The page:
A nice AR and some nice glass (Eotech, Zeiss, Acog, whatever)
    or
    A nice AR and a 22lr upper for it
    or
    A nice AR and a Dillon 650 setup for 223
    or
    Put together an AR with a Krieger barrel and a nice aftermarket trigger
    etc.
    etc.

    Wouldn't be a hard choice for me really.
     
  7. Girodin

    Girodin Member

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    I have a PS 90 and really like it. That said I agree that if you are only going to own one semi auto rifle then the AR makes more sense. The AR is more economical. For the price of the PS 90 roughly $1500 one can buy an AR and a quality optic such as an eotech. If I bought another PS I would get the railed version and buy an after market optic. I am not a big fan of the factory optic. Doing this means factoring in another $500-$600 for the optic. Now you could have a quality optic on an AR and a suppressor or another upper for the roughly the price of PS 90. PS 90 mags are also fairly expensive, $40-50 a piece. AR mags can be had for a fraction of that.

    If it were one or the other I would probably buy the AR an optic and a spikes tactical .22 upper. If you really like the PS 90 then buy one. I have not been disappointed by it and it has run flawlessly, never one problem.

    In terms of accuracy I have two thoughts. Let me preface them by saying I have never sat at a bench with my PS 90 and shot groups. Why? because I rarely do that with any of my guns and that certainly is not what a PS 90 is for IMO. That said it strikes me as a fairly accurate gun from the shooting I have done with it.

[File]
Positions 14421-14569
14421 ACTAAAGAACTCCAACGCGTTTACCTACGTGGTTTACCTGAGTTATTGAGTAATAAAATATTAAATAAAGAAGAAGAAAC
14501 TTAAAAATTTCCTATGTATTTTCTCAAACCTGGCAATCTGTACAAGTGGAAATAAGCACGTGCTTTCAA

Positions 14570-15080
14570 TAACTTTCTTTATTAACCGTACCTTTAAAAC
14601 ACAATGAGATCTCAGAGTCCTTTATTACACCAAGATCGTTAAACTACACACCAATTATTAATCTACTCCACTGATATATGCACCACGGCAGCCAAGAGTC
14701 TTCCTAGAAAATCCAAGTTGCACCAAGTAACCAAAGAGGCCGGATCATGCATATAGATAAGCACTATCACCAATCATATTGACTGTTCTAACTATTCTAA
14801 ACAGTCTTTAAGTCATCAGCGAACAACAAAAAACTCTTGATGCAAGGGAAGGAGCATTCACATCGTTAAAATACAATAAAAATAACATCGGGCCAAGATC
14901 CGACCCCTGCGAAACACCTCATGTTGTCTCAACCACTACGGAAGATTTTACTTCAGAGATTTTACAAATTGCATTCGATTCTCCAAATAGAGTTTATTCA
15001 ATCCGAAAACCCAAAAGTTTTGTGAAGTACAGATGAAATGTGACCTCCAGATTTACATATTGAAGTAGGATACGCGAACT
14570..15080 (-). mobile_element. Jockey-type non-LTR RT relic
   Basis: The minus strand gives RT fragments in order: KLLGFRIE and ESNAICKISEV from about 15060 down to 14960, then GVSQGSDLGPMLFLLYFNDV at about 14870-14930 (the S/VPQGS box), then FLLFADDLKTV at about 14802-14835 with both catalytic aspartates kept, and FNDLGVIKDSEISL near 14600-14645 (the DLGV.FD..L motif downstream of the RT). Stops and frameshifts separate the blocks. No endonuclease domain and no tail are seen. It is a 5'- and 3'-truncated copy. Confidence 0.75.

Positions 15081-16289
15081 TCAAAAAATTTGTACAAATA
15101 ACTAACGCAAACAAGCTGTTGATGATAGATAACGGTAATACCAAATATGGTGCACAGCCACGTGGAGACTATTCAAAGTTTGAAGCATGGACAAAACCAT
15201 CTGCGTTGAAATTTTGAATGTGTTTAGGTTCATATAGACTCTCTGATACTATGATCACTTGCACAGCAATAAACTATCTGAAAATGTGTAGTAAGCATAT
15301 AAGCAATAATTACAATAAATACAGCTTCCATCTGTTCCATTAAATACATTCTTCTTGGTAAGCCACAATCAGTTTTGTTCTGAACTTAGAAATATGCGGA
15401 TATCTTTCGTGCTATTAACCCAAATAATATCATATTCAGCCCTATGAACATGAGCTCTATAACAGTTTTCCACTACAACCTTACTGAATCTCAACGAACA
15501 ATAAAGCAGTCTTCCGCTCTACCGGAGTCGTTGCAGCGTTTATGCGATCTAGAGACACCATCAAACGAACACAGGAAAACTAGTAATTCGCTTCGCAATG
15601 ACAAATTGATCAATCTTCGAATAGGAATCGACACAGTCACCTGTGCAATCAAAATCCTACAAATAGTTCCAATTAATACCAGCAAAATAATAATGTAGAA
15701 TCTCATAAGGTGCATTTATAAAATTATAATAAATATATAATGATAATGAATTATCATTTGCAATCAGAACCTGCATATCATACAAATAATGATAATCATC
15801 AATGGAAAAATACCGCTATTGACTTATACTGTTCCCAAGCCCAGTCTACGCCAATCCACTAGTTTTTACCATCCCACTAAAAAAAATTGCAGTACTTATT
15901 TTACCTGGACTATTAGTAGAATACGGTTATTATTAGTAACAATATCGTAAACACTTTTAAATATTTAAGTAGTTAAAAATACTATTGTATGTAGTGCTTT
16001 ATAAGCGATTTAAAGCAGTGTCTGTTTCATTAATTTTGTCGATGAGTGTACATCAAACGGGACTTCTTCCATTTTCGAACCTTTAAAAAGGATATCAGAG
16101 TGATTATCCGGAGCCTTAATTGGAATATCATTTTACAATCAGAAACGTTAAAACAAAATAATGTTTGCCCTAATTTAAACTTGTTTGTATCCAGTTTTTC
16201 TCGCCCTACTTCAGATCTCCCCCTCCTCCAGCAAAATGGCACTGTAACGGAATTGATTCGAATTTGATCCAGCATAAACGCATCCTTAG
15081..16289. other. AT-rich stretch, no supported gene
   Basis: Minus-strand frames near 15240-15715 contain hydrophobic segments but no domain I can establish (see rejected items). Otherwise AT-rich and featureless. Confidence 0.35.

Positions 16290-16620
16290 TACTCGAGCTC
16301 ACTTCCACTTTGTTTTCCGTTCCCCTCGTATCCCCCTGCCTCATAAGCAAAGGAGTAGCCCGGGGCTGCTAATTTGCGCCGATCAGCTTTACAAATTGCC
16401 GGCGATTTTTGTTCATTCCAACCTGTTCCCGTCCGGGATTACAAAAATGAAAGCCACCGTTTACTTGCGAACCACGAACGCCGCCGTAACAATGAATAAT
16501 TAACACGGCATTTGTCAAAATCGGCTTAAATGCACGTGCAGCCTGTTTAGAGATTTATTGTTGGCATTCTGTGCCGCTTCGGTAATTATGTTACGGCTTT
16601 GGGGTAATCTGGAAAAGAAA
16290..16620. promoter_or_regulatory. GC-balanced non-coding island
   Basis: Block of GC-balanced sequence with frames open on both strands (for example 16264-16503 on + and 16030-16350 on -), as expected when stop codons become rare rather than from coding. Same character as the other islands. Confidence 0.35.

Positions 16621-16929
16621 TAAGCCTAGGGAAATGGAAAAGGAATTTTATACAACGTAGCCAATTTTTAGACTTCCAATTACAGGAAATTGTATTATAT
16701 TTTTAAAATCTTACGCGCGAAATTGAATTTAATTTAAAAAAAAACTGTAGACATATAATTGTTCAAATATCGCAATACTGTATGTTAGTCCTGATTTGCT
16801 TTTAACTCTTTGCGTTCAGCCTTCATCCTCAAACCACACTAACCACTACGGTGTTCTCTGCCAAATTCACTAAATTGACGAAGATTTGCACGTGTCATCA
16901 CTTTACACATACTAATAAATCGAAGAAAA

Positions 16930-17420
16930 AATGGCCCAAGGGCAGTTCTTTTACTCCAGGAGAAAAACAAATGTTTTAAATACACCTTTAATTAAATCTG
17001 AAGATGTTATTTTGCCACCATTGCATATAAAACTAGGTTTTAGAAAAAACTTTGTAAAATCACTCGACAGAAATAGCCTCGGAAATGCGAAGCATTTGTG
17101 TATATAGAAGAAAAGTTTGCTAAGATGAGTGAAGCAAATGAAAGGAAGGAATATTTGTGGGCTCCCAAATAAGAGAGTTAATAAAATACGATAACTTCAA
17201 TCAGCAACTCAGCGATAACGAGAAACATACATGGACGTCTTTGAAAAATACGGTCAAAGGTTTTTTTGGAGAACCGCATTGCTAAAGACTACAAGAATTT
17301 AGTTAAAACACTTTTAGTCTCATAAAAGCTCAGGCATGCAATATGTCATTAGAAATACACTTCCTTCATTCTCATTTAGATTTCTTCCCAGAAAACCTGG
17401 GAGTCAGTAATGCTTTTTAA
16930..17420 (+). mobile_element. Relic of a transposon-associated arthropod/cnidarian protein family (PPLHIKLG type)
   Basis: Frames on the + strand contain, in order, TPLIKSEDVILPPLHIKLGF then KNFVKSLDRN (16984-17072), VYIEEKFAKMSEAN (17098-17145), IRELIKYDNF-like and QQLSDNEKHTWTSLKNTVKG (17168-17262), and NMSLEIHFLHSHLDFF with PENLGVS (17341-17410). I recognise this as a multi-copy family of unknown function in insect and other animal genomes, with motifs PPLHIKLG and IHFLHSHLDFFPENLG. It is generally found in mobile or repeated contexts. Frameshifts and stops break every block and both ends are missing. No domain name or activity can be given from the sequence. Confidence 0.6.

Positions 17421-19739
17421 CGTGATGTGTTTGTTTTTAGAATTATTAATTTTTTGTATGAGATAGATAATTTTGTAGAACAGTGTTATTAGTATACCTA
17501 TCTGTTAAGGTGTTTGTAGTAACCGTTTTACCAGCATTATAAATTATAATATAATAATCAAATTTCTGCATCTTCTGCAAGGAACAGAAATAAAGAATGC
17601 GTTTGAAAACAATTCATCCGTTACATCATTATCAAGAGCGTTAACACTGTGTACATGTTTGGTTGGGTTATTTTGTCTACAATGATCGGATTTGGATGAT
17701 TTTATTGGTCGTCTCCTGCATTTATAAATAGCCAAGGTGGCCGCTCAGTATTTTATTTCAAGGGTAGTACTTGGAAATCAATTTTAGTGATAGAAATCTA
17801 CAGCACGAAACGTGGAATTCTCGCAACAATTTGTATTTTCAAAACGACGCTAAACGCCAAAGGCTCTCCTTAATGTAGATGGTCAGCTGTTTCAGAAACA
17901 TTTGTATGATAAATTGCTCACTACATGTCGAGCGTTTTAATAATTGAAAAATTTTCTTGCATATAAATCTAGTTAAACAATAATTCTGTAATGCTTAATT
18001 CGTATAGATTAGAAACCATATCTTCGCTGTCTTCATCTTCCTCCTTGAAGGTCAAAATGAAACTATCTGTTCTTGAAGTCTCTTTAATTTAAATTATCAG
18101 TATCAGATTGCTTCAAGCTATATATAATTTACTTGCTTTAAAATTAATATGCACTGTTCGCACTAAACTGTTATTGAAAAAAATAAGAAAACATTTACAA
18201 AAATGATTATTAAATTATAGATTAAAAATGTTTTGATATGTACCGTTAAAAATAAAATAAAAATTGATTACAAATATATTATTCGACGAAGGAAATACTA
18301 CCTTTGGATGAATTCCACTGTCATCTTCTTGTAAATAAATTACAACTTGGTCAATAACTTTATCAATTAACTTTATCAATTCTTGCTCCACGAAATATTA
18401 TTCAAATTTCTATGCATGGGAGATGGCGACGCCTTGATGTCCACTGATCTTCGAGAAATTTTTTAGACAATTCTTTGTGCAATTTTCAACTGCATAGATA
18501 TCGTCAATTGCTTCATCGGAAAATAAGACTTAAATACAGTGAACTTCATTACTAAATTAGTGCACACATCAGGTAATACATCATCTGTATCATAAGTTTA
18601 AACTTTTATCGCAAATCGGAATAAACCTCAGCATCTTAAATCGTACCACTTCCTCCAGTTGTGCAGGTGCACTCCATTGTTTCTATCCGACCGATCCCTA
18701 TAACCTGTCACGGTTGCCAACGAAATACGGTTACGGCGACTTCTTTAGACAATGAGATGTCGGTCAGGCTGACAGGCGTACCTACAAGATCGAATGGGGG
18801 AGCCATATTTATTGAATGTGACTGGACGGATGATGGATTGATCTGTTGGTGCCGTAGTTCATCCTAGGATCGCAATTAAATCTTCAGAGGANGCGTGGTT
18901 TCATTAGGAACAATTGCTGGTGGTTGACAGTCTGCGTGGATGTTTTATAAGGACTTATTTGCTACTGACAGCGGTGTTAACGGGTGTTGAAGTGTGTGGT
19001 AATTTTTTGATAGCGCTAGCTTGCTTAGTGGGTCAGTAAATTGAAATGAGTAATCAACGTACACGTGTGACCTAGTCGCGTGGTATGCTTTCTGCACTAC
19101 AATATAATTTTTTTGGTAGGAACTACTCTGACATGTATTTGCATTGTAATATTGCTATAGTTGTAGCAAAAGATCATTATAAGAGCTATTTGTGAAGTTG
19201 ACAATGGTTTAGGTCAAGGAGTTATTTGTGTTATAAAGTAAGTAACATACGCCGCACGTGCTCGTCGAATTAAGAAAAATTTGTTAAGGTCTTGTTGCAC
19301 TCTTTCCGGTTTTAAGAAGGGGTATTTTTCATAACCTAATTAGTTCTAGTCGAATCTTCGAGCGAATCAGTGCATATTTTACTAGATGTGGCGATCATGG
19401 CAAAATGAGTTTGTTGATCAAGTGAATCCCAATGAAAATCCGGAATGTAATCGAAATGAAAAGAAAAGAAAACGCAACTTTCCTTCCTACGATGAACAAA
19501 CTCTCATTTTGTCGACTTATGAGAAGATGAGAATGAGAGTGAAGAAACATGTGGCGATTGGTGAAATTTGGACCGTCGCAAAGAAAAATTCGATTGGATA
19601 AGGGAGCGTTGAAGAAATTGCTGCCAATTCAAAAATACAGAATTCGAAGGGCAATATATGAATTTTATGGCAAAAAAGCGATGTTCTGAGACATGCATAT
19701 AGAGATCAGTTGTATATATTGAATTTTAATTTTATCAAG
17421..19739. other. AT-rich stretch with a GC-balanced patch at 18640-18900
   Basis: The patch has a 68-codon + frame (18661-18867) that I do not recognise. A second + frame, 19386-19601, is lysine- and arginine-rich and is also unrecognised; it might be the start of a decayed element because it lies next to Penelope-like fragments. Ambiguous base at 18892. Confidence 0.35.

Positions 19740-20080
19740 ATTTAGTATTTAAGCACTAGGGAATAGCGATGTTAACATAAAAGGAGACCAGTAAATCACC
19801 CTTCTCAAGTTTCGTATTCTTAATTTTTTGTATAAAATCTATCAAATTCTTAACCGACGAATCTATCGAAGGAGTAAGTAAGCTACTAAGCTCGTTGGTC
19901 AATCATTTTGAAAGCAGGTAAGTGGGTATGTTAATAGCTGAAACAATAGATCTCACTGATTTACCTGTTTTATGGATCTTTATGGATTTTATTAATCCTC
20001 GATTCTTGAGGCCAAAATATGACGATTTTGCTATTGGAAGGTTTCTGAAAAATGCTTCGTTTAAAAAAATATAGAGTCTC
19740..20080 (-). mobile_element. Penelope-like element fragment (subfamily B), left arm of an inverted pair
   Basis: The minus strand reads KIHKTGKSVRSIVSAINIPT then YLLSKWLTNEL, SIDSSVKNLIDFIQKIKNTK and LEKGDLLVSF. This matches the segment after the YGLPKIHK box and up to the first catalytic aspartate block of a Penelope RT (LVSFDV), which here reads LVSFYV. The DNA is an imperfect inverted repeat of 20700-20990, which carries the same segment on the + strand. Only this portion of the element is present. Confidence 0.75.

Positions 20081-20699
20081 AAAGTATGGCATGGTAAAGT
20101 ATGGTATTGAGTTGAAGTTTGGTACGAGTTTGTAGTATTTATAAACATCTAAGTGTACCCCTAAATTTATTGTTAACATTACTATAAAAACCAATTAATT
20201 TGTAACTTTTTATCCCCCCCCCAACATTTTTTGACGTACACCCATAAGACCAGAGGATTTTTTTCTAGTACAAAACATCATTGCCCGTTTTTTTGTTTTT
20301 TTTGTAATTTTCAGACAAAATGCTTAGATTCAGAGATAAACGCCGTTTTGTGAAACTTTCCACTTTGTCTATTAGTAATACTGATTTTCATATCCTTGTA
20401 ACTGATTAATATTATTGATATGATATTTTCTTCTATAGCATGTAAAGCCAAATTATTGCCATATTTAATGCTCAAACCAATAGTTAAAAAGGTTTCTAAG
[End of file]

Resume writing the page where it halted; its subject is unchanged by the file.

Thought 1: The PS 90 has a crap trigger. It is a bullpup and all the bullpups I have shot or handled have had crap triggers. This would surely have an effect on the groups one could shoot with it. An out of the box AR is most likely going to have a much better trigger and one can set their AR up with a trigger that is light years ahead of the PS 90's trigger.

    Thought 2: The factory optic is going to be more limiting at longer ranges (over 100 yds) than the mechanical accuracy of the gun. You could get a railed top PS 90, which is what I would prefer to have, but now you need to factor in the price of an optic. Having something like an acog on it would probably allow one to shoot it more accurately at longer ranges.

    In short the PS 90 probably offers all the accuracy the vast majority of people could put to use from field positions and without a scope. At longer ranges the trigger and the factory optic will make it harder to utilize its accuracy. The AR is probably the more practical purchase but the PS 90 is loads of fun and will garner a lot of attention anywhere you take it.

    I don't know your planned use or how much cost factors in for you but I hope the above helps.